J. Courtney Sullivan wandered the streets of Paris, rode along with EMT crews in Cambridge, Mass. and sampled martinis at the Merion Golf Club—all in the name of research for her new novel. The Engagements, which Kirkus starred, is a book that spans decades and brings together the stories of men and women from Philadelphia to Paris, all in search of love, connection and maybe a diamond ring. Creating the constellation of characters who inhabit The Engagements was, needless to say, a complex process.
Sullivan’s first two novels, Commencement and Maine, were both drawn heavily from her own experiences. She felt “very confident” writing them, she says. She attended Smith College, where Commencement is set, for example. She also knows what it’s like “for an Irish Catholic family from Massachusetts who goes to Maine every summer,” the setting of her second novel. “I’ve walked these streets. I know these buildings. I’m comfortable.” But when she started writing The Engagements, she realized she would have to create her characters from whole cloth: “Both the interior and the external worlds of these characters are very much unknown to me.
“I started off wanting to write a book about marriage,” says Sullivan, who was married earlier this summer. “I just was very curious about why we choose the person we do, and what happens next, and how much of it can be predicted right at the altar and how much of it is due to what happens to us as our lives progress.” But as she began dreaming up the four relationships to be explored in The Engagements, says Sullivan, “I just felt like someone was missing.”
Sullivan knew the book would feature diamonds. Marriage as an institution has changed significantly over the last century, but “diamonds have remained a constant since the 1930’s,” Sullivan points out. In the course of her research, she began to read Tom Zoellner’s The Heartless Stone. In a section about N. W. Ayers, the firm that created diamond advertisements for De Beers Consolidated Mines from the 1930s to 1995, Sullivan came across one sentence that changed her novel. Zoellner discloses in the book that the slogan “a diamond is forever” was written by Frances Gerety. He also reveals that Gerety never married. “I read that, and I underlined it,” Sullivan says, “and I wrote in the margins, ‘She is the missing link!’”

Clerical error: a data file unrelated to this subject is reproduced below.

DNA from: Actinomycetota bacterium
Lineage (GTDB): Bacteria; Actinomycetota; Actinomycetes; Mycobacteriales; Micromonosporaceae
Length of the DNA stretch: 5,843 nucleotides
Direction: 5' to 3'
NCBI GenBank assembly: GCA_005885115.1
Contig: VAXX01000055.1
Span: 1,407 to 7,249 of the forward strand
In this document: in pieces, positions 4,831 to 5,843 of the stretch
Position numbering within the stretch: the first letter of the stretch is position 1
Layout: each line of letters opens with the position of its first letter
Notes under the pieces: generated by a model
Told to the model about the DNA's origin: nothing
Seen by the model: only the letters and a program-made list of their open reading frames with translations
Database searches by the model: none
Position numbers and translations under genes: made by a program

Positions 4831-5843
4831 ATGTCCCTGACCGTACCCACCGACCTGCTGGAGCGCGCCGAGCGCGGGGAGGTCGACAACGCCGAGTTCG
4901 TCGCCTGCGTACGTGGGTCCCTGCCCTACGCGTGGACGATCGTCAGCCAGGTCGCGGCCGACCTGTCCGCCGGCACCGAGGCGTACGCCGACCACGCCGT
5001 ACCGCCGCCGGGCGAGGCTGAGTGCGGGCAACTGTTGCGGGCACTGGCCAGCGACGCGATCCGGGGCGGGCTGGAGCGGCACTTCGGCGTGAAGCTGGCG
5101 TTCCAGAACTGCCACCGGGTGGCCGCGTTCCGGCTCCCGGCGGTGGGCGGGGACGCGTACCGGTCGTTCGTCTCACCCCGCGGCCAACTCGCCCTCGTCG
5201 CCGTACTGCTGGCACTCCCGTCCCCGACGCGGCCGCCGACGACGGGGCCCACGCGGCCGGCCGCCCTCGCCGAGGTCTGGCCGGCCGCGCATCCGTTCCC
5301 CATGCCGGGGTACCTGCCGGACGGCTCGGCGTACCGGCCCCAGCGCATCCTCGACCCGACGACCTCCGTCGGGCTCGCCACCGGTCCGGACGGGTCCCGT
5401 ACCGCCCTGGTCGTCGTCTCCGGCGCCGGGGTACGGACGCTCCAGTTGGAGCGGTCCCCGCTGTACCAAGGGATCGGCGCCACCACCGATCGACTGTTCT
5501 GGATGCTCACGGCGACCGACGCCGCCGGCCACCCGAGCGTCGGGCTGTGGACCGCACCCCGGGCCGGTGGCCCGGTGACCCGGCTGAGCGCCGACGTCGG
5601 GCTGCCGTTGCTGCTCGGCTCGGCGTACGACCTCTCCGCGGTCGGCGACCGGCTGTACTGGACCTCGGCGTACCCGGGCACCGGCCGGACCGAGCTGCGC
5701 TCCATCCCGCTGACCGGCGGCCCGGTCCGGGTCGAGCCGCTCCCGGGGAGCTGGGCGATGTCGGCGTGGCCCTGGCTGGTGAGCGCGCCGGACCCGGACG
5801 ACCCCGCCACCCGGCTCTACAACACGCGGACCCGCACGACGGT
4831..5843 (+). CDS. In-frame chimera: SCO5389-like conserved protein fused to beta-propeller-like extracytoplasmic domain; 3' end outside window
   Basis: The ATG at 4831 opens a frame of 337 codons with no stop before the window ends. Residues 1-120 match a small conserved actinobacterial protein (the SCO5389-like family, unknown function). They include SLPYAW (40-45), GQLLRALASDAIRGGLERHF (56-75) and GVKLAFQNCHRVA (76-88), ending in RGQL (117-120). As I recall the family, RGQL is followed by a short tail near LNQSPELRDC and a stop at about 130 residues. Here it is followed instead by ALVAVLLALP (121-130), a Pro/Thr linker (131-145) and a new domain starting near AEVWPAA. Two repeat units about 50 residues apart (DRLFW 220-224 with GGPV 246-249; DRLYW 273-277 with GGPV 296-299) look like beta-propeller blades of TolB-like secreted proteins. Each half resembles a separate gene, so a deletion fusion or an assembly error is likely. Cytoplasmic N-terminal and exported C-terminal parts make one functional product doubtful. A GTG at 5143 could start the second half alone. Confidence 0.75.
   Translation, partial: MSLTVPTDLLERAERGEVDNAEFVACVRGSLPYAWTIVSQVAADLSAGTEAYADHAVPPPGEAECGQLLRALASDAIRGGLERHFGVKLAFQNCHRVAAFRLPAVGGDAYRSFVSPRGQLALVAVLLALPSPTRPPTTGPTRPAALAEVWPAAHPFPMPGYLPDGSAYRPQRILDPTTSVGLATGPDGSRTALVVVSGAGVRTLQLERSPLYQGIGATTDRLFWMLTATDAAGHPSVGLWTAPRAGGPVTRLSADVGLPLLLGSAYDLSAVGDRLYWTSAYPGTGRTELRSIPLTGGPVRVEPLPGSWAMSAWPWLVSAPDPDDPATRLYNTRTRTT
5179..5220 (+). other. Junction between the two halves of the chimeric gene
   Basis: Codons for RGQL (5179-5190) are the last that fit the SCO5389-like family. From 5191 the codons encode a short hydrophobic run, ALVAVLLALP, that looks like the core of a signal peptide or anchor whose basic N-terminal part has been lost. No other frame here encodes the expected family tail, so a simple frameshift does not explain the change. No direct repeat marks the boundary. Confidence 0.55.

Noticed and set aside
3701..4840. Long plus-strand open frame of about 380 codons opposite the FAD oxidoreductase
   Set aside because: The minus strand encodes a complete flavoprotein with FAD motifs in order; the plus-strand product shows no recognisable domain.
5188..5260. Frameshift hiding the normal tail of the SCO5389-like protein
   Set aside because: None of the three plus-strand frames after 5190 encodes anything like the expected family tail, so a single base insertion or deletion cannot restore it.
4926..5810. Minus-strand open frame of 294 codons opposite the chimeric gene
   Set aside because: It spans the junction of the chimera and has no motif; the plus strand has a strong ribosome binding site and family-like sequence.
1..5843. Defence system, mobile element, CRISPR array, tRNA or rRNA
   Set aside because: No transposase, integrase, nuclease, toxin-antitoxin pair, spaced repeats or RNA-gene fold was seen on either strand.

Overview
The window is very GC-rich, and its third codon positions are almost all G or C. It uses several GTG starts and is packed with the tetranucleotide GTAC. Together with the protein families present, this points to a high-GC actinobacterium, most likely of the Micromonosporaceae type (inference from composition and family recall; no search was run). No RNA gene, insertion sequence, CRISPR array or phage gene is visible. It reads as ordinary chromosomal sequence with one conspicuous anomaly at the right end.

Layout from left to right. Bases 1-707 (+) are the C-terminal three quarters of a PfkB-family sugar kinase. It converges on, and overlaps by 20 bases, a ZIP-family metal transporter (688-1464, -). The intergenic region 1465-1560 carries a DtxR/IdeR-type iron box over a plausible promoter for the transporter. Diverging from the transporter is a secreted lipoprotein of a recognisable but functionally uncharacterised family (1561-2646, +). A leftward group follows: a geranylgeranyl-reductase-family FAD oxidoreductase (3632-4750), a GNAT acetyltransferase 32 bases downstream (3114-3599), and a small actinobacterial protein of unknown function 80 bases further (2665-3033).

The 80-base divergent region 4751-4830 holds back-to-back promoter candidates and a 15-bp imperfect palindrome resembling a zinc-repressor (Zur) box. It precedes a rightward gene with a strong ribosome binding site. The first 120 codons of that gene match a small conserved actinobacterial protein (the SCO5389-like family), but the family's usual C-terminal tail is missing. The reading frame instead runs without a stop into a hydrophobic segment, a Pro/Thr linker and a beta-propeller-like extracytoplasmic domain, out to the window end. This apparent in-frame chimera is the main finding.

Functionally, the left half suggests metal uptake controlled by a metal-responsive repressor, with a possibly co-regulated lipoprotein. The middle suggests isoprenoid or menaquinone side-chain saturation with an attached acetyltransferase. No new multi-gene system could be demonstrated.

Sullivan’s research into even the smallest detail of her characters’ lives was extensive. To create Delphine, a fictional Parisian who moves to Manhattan for love, Sullivan interviewed expats in New York, including one woman who carts suitcases of French beauty products back from Paris whenever she visits home. Sullivan went to Paris, hired a tour guide and walked Delphine’s neighborhood for 12 hours a day, deciding where Delphine would live, what house she had grown up in and where she would shop for groceries. “I wanted to make sure that nothing was cliché,” says Sullivan.
To research James, a Massachusetts EMT, Sullivan rode along in ambulances around Cambridge, noting the way the medics spoke to their patients “to get a flavor of how the conversations go,” then later e-mailing them “many, many times.” She listened to the music of musician Anne Akiko Meyers while writing the chapters about P.J., a violin virtuoso; then she contacted Meyers, who agreed not only to talk about her life, but to “read all the pages and fix my mistakes.” Meyers and Sullivan are not good friends.
To find the perfect diamond ring to feature in the novel, Sullivan, her editor and her agent searched online for an entire day. “I finally did find the one,” says Sullivan, “and I saved that picture to my desktop.”
Creating a fictional character based on a real person, however, was a challenge. “As soon as I read about Frances, I went digging,” says Sullivan. But information wasn’t readily available about Gerety, who died in 1999: “She didn’t marry, she never had children…there wasn’t a lot to find.” Sullivan interviewed some of Gerety’s former co-workers, gathering their recollections. “But would any one of us want to be written as a composite of 10 people we worked with?” Sullivan laughs.
“I really became kind of obsessed with her,” acknowledges Sullivan, who visited Gerety’s former home and even spent time at the Merion Golf Club, where Gerety was one of the first single female members and enjoyed drinking martinis and playing bridge. In fact, one of the most glorious scenes in the novel—an elderly Gerety realizes she has no beautiful clothes to take on a London trip and her Merion Club friends (mostly the wives of N. W. Ayers execs) arrive with armfuls of couture and jewels to lend—is based in truth.
Sullivan took care as she wrote Gerety’s chapters. “I asked other novelists who had written about real people, ‘What did you feel your responsibility to this person was?’” And as Sullivan typed, Gerety bloomed to life: “She was a very proud woman, very private…and she wanted recognition for her work.” Sullivan feels that her portrait of Gerety “honors her, and isn’t exploitative in any way.”
Reese Witherspoon agrees; she has optioned The Engagements. And while all the characters in The Engagements are carefully realized, Sullivan confides, “The more I wrote about Frances, the more I kind of fell in love with her.”
Amanda Eyre Ward is the author of a short story collection and four novels, most recently Close Your Eyes, which was named one of Kirkus’ Best Books of 2011 and Elle’s Book of the Year.